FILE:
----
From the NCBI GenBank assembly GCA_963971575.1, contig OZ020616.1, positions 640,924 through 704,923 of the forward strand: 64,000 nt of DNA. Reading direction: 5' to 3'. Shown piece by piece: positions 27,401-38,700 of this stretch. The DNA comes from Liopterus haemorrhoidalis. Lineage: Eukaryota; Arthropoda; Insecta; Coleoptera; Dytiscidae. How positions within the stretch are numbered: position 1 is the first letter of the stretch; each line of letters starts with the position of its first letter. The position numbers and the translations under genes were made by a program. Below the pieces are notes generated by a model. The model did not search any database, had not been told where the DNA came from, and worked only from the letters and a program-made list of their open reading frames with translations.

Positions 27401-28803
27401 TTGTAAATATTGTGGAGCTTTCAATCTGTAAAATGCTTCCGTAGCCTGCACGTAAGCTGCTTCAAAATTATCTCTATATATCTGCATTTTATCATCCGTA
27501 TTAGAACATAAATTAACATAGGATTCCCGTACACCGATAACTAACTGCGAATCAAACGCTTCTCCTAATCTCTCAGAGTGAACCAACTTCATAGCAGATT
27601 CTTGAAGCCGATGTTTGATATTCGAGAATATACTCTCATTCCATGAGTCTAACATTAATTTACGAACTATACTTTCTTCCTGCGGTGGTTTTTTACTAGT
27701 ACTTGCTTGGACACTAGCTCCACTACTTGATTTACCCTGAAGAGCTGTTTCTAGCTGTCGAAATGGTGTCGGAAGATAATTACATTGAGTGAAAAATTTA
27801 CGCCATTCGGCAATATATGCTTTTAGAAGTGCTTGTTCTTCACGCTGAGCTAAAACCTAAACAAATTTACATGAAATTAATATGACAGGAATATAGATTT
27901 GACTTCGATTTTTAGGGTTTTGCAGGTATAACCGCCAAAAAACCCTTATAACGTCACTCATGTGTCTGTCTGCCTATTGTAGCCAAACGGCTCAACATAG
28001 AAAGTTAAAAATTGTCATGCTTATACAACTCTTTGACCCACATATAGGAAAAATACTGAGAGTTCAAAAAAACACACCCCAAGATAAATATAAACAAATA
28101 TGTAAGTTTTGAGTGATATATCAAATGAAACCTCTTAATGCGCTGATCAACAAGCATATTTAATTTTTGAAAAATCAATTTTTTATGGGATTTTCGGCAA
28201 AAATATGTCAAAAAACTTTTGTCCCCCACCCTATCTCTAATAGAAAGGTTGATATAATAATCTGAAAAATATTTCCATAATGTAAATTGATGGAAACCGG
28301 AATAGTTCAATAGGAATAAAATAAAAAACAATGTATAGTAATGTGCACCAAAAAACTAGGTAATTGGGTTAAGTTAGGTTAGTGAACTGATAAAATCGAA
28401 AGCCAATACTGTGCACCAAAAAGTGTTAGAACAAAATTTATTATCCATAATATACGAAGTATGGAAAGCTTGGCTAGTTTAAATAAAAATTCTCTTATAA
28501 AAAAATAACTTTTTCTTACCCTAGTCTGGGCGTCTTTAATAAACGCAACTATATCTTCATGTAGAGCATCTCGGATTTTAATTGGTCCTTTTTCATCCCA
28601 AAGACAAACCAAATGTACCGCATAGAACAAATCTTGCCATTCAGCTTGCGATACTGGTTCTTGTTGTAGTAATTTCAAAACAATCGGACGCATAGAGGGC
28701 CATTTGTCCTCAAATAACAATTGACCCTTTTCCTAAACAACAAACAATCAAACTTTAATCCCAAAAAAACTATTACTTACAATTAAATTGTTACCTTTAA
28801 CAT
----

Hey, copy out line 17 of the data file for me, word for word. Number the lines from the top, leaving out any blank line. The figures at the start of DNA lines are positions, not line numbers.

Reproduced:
28801 CAT